Oct 09 2013
Isaiah Jeremy Marcano (Class of 2014) is completing an interdisciplinary major at Vanderbilt entitled “Brazil in International Context (O Brasil no contexto internacional).” He traveled to Brazil this summer on a summer FLAS fellowship and is currently on the FIPSE exchange program, One Nation Out of Many: Multiculturalism in Brazil and the United States, with the Universidade Federal do Rio Grande do Sul, University of Florida, and Universidade Federal de Pernambuco. Isaiah reflects on his experiences in the following excerpt:
“Xerox. Chimarrão. SC Internacional. My first two weeks in Porto Alegre cannot be summed up better. As a FIPSE student at the Federal University of Rio Grande do Sul (UFRGS), I quickly learned the importance of making copies of official documents. With passport and visa copies, proof of residency, a personal identification number (CPF), and proof of enrollment in hand, I registered for three classes—two international relations courses and one advanced Portuguese language course, applied for a student metro pass, and activated a local cell phone number. I also secured a slot in a paid independent project with the UFRGS College of Letters and its team of Portuguese-English translators.
Beyond the realm of administrative procedures, I have also come to appreciate chimmarrão, a Gaúcho pastime. Sunday strolls through Porto Alegre’s Parque da Redenção (Redemption Park)—a local favorite for its Sunday fairs and central location—taught me early on that porto-alegrenses truly relish this traditional tea. Locals sunbathing with a hollow gourd packed with tea leaves beside them is a common sight. Finally, my stay in Porto Alegre has pulled me into a local soccer rivalry between the two largest teams in the state—Grêmio Foot-Ball Porto Alegrense and SC Internacional. To my host mother’s dismay and reasons that seem beyond my control, I looked away from the tricolor of Grêmio and became a Colorado (SC Internacional) fan. It looks as if I will be forming a part of the Nação Vermelha (Red Nation) for the long run.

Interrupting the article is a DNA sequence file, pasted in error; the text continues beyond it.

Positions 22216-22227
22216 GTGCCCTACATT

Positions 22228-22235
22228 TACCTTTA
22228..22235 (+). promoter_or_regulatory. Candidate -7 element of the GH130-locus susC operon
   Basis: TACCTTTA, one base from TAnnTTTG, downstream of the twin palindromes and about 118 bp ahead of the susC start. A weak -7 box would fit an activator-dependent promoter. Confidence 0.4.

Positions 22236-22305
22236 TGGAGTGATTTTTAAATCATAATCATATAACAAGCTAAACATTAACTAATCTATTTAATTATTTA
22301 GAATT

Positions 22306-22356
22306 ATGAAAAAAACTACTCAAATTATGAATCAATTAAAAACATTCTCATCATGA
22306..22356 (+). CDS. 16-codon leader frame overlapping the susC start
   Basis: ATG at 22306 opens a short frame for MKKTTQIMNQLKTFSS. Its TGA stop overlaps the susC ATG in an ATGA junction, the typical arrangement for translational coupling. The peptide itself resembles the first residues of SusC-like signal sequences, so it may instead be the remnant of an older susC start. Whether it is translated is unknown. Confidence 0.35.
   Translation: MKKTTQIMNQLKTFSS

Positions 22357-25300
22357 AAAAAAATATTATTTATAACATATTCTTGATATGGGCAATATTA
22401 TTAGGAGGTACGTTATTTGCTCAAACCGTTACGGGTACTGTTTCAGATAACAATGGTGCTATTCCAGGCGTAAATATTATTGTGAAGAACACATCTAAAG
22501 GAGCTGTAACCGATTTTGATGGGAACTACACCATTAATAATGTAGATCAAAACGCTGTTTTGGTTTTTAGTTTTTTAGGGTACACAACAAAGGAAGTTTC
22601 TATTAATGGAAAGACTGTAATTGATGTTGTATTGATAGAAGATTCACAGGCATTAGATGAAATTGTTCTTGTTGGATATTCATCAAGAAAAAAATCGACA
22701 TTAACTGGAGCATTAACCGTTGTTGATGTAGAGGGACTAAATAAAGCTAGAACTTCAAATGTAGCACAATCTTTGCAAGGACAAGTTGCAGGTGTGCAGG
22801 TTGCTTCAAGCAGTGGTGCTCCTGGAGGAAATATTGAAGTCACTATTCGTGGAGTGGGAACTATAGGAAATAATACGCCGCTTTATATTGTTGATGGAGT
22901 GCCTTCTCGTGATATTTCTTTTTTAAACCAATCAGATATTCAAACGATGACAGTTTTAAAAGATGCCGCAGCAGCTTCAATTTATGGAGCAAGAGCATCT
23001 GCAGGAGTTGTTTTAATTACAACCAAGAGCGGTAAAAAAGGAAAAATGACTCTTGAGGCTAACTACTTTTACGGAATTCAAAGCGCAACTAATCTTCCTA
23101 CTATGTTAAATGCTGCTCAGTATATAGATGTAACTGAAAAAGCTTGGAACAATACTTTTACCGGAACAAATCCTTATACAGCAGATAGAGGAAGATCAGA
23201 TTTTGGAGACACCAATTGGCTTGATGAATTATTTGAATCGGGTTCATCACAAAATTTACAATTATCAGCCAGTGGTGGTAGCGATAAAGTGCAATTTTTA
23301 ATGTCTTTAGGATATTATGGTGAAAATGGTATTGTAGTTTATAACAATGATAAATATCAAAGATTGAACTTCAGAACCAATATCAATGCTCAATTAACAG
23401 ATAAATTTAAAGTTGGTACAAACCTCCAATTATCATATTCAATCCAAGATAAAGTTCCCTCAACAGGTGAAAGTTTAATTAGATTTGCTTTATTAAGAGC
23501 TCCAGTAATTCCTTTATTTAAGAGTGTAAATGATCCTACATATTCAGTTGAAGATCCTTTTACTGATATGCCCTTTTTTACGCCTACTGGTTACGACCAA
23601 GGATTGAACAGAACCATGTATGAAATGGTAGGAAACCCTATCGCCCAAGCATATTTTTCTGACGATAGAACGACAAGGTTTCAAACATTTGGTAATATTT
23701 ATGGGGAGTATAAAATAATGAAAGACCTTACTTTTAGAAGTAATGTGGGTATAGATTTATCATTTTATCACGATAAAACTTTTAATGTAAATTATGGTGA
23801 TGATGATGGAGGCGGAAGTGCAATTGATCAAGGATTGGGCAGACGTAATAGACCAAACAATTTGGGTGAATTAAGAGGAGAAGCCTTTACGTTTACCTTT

Christopher Ammerman, Charles Winfred Billingsley, and Matthew Nostro studied in São Paulo, Brazil on a Vanderbilt University-approved program in spring 2013.